Forgotten oath | Daily News

Forgotten oath

Health Minister Dr. Rajitha Senaratne and GMOA President Dr. Anurudhdha Padeniya


Two traditional protagonists are lining up to do battle once again: the government and the Government Medical Officers’ Association (GMOA), the trade union representing the vast majority of doctors in state hospitals. The issue at stake is the granting of recognition to the South Asian Institute of Technology and Medicine, more popularly known as ‘SAITM’ in Malabe.

This week the GMOA held its annual elections and re-elected its President, Dr. Anurudhdha Padeniya for a sixth consecutive year. Unlike in some previous years, Padeniya was elected uncontested. Soon after the elections, the GMOA announced that, if the government were to grant recognition to graduates of SAITM to practise medicine in Sri Lanka, it would launch strike action.

All this has a sense of déjà vu. Thirty years ago, the GMOA was at the forefront of a similar struggle to deprive the country’s first ‘private’ medical college, the North Colombo Medical College (NCMC) set up in Ragama of its degree awarding status.

That struggle added fuel to the fire of youth unrest which was simmering at the time because it coincided with the second insurrection launched by the Janatha Vimukthi Peramuna (JVP) in the late ’80s. It led to a prolonged closure of universities- which were then a hotbed of JVP activity- and ultimately resulted in the nationalisation of the NCMC which was then converted to the medical faculty of the University of Kelaniya, soon after Ranasinghe Premadasa assumed office as President.

Angst between the govt. and the GMOA

Ironically, fighting hand in hand with the GMOA to thwart the NCMC at the time was the trade union of dental surgeons, the Government Dental Officers Association (GDSA). The then general secretary of the GDSA was none other than the present Minister of Health, Rajitha Senaratne!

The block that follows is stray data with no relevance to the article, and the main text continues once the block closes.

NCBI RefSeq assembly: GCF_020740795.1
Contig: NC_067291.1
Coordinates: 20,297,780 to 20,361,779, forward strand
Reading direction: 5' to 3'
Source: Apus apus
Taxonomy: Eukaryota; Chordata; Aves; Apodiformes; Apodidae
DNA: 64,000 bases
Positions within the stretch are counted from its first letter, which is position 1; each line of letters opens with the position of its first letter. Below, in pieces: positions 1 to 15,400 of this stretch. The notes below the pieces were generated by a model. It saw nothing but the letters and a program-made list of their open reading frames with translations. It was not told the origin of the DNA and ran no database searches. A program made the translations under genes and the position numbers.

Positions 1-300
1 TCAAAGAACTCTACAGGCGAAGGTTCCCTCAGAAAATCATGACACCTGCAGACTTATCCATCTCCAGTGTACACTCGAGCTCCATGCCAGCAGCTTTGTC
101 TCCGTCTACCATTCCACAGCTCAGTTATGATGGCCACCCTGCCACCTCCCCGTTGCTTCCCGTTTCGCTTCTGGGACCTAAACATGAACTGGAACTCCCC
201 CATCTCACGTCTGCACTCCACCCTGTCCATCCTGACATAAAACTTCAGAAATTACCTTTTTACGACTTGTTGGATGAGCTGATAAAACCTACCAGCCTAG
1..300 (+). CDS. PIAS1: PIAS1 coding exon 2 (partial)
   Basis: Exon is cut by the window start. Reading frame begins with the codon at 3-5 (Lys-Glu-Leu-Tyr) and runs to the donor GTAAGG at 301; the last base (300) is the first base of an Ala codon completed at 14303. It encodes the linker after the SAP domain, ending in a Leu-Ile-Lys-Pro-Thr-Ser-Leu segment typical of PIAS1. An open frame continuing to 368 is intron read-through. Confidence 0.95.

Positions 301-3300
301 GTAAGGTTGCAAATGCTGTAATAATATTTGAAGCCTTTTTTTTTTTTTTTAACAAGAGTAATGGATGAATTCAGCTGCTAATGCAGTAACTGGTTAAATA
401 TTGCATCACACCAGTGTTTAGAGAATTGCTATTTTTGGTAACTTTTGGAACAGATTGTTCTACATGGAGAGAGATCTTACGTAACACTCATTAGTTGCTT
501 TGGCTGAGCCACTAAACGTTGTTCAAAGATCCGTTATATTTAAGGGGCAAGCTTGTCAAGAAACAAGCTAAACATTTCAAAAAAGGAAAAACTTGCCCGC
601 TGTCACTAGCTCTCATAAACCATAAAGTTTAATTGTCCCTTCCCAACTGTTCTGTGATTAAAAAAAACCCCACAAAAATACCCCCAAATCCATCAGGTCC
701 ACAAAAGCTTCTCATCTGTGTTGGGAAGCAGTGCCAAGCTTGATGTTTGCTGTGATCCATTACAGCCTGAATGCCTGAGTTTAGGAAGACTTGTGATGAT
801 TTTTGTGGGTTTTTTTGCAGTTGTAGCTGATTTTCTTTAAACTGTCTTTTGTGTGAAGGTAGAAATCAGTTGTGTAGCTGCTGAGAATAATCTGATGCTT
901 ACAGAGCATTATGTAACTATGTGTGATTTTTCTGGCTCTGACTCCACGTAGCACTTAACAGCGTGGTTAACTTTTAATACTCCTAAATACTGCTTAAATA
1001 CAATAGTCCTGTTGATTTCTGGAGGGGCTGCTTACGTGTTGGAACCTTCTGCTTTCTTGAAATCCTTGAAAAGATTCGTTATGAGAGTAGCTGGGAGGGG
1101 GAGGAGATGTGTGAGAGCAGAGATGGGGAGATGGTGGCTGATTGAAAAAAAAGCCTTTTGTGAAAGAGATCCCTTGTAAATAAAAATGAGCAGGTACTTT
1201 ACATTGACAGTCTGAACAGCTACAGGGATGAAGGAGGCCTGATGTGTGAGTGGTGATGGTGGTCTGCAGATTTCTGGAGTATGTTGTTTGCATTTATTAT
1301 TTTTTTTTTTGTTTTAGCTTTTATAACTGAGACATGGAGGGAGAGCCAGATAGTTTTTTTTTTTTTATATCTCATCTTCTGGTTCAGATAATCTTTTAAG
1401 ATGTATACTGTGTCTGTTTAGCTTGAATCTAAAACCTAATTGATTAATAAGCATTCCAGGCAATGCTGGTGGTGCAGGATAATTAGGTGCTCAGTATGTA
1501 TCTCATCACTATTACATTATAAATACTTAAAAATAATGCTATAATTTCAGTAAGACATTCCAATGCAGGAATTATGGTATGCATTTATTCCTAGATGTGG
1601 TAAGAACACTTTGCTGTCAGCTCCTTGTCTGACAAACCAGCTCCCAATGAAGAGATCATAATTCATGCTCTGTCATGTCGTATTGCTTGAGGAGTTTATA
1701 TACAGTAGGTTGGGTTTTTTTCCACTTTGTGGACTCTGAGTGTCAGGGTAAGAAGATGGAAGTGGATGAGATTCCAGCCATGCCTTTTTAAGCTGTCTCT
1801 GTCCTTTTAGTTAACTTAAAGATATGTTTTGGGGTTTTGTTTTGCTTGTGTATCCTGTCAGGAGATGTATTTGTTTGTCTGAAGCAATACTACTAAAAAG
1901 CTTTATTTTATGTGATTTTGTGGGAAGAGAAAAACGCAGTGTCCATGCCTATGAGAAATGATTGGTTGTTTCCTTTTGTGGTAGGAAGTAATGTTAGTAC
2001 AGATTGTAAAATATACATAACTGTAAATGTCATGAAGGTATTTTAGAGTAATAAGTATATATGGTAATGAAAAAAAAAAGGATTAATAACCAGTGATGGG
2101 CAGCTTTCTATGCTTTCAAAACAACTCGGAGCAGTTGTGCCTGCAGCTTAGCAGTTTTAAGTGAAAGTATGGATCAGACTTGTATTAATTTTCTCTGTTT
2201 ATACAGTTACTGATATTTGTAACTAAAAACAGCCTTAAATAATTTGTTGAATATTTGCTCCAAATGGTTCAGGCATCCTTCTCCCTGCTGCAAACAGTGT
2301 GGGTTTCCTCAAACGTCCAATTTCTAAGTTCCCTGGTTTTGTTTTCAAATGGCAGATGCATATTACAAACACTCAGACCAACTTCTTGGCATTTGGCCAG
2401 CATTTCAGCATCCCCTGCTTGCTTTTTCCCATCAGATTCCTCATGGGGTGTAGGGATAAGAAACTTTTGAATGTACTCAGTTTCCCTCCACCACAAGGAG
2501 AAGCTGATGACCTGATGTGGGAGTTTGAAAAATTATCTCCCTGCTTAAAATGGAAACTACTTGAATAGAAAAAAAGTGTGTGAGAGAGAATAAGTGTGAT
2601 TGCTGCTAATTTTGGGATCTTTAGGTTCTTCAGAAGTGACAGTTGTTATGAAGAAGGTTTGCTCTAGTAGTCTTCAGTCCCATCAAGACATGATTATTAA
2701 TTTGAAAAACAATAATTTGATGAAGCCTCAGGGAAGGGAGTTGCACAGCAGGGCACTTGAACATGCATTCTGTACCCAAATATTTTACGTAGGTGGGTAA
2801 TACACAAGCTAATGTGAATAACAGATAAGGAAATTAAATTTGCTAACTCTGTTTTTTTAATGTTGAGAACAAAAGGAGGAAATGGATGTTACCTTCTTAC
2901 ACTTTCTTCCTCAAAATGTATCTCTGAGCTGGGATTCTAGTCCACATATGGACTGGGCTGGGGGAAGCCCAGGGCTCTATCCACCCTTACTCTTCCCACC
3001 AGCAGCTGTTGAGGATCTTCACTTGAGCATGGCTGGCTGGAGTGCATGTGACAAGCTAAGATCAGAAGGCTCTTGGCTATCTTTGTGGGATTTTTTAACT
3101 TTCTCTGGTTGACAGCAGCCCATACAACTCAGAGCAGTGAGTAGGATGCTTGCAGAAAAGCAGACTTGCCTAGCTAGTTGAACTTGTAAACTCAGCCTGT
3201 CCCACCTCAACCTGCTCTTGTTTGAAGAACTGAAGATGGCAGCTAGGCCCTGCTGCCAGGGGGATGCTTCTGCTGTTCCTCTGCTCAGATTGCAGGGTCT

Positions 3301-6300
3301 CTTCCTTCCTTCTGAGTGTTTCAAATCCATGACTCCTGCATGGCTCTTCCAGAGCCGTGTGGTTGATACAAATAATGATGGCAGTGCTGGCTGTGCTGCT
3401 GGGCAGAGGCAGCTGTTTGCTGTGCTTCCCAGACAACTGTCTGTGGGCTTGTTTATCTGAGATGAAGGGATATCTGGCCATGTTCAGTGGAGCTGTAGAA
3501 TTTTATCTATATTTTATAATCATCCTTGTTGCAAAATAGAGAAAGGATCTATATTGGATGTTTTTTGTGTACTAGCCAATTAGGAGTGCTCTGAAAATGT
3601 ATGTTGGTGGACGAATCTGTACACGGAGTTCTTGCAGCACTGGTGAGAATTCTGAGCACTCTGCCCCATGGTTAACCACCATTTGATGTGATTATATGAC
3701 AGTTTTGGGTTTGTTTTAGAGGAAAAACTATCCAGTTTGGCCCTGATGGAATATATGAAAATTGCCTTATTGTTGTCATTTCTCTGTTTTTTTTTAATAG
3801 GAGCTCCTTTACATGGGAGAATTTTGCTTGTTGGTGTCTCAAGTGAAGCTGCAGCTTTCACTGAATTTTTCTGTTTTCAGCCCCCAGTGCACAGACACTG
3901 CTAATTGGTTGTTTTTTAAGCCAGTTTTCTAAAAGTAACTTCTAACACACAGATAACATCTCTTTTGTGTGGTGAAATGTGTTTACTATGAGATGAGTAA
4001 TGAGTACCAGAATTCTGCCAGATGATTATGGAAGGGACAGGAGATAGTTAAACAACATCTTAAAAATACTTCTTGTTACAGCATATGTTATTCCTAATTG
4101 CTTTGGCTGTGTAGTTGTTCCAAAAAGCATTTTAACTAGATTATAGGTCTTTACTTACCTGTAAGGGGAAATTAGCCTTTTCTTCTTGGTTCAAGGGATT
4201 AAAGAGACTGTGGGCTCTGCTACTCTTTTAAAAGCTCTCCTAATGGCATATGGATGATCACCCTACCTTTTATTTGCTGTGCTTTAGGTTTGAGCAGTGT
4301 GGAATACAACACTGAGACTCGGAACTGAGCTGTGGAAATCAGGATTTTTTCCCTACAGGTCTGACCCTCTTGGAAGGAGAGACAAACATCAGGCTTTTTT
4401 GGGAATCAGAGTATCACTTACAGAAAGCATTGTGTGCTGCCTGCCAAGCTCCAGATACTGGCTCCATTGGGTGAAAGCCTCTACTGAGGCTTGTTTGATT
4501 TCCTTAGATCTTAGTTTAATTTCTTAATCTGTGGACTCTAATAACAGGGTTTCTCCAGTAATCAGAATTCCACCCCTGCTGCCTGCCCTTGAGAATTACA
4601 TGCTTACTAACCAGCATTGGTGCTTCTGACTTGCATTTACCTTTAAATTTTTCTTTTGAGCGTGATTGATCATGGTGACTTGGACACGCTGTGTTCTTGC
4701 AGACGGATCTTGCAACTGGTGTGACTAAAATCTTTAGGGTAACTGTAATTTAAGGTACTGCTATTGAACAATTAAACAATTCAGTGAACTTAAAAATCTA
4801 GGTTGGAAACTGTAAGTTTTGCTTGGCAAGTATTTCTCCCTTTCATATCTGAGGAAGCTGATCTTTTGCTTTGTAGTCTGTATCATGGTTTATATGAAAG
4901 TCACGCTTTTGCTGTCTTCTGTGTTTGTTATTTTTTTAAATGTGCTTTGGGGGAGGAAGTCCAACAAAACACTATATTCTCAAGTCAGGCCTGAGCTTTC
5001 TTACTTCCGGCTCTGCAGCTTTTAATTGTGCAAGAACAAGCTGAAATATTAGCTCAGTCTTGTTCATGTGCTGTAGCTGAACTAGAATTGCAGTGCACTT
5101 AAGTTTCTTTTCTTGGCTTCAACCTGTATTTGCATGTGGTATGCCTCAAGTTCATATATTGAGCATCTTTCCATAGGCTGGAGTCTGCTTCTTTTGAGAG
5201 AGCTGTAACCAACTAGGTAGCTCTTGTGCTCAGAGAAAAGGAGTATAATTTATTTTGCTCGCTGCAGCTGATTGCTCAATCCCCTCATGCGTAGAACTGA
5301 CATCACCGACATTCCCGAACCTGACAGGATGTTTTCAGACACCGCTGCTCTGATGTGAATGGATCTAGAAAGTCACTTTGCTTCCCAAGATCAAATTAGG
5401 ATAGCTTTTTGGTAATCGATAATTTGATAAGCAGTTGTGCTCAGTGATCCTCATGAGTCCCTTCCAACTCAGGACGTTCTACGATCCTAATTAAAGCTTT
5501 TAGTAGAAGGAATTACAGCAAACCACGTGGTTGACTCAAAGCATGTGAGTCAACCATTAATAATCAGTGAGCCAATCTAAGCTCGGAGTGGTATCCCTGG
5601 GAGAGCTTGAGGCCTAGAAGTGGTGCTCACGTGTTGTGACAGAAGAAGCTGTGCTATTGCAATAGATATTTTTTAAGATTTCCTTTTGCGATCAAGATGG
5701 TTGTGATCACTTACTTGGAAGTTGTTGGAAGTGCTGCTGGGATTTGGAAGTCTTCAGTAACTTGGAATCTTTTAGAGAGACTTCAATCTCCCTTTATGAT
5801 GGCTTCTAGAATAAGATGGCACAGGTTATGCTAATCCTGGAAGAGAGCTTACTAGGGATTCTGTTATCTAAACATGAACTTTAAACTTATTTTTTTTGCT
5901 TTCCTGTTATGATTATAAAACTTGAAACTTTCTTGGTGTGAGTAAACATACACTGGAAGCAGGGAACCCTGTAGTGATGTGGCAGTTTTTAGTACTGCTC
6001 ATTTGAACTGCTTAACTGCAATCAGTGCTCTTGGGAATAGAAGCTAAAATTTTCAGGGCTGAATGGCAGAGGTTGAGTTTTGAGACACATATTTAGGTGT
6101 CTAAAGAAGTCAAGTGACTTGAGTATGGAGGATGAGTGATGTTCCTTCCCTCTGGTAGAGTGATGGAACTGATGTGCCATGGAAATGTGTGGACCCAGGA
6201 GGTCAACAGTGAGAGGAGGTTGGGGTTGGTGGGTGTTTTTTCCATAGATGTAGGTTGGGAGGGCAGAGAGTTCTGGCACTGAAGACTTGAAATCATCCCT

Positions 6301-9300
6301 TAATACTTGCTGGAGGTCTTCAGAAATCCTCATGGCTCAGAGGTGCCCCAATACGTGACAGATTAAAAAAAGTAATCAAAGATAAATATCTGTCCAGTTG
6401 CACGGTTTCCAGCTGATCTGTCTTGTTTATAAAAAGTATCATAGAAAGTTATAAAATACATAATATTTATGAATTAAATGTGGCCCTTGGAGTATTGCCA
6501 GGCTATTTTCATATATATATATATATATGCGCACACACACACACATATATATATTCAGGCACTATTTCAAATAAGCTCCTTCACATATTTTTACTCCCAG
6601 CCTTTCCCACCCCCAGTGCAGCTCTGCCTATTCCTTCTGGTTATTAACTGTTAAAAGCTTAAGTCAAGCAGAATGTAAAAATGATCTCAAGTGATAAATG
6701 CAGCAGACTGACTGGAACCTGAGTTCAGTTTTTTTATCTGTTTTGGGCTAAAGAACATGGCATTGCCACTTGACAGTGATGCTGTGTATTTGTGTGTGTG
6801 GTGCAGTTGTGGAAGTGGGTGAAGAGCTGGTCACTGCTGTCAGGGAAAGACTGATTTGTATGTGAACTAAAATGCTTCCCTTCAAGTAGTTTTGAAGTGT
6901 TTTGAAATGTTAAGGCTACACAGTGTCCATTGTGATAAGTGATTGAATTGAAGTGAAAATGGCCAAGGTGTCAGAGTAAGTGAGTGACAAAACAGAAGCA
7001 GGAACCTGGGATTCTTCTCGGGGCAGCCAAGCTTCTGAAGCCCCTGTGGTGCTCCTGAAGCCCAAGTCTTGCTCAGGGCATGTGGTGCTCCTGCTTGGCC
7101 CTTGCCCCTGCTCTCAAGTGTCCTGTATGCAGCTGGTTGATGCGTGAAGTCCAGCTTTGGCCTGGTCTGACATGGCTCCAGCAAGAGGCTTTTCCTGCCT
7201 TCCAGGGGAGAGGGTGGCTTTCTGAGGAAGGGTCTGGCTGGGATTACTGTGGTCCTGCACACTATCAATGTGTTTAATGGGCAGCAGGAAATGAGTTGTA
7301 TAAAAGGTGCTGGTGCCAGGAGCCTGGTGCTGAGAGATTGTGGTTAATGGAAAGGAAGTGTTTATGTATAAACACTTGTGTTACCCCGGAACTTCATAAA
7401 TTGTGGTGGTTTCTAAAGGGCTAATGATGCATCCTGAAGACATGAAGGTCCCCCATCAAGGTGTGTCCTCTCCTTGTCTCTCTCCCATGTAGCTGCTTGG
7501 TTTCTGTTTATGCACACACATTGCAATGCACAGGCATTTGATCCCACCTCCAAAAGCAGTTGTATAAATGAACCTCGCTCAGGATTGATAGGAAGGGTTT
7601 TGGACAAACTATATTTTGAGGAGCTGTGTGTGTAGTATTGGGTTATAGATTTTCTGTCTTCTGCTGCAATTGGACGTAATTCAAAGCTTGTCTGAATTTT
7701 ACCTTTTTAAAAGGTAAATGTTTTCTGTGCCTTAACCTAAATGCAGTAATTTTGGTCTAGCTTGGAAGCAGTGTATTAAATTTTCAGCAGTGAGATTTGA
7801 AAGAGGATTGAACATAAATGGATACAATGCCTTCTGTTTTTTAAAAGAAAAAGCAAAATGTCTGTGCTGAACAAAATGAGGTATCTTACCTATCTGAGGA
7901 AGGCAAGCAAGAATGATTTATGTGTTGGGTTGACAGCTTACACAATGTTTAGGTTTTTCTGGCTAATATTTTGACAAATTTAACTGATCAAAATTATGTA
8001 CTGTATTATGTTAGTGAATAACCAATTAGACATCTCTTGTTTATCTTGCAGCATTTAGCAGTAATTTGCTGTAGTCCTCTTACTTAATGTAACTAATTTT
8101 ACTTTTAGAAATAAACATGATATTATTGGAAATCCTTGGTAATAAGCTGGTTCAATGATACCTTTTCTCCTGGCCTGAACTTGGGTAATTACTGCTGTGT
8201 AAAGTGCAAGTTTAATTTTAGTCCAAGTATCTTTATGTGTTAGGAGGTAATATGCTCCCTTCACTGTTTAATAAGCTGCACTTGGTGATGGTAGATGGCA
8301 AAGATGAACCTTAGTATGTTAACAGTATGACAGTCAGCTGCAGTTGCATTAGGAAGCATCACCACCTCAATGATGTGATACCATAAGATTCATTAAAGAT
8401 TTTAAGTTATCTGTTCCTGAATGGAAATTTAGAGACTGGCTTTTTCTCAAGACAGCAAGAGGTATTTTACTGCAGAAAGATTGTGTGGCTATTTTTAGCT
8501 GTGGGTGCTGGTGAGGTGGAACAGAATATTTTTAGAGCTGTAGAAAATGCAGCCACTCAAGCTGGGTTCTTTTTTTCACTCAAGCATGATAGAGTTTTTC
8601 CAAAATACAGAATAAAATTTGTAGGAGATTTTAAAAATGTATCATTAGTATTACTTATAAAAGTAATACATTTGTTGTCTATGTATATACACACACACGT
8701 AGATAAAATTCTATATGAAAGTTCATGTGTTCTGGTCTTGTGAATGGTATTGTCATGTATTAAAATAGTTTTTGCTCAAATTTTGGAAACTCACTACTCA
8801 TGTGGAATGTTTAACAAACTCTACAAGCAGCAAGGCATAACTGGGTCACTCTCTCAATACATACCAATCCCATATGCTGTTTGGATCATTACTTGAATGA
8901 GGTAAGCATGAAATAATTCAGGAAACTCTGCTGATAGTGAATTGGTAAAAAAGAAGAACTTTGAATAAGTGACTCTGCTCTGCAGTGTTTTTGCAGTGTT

That the GMOA and the Minister of Health Rajitha Senaratne are at loggerheads is no secret. Never one to fight shy of controversy or keep his thoughts to himself, Senaratne has publicly berated the GMOA on many occasions. In turn, the GMOA accuses the minister of being partial to SAITM as a close family member is a student at the institution.

Much of the angst between the government and the GMOA stems from the fact that a faction of doctors led by Dr. Padeniya have wrested control of the GMOA and have been running its affairs for several years now.

Senior doctors, mostly specialists in the state sector have expressed their frustration and disappointment at this state of affairs and left the GMOA to form their own trade union, the Association of Medical Specialists (AMS). Although the AMS comprises of specialists who should, at least theoretically, wield more influence in decision making, they are vastly outnumbered by the GMOA whose ranks include doctors of all grades.

In government, there is also much hostility towards Padeniya because he publicly endorsed former President Mahinda Rajapaksa at the last presidential election and worked towards mobilising the support of GMOA members for Rajapaksa. This was referred to by Prime Minister Ranil Wickremesinghe in Parliament as well.

Trade union action

Padeniya is also opposed to the Indo-Sri Lanka Economic and Technology Cooperative Agreement (ETCA), another cause championed by the government and opposed by the forces aligned with Rajapaksa. Given these positions adopted by Padeniya, the government does not consider the GMOA to be an apolitical organisation. Indeed the conduct of the GMOA has been less than exemplary in recent times. Its most recent trade union action was to demand places in schools for the children of doctors. Carrying placards and chanting slogans, they demonstrated outside the Ministry of Education. Their activists took to social media and claimed that for the first time, a government had deprived doctors’ children of their education when in fact what they were demanding was special treatment simply because they were medical professionals. If the government yielded to their demand, every other profession would take to the street demanding special consideration too- but such logic appears to be lost on the GMOA.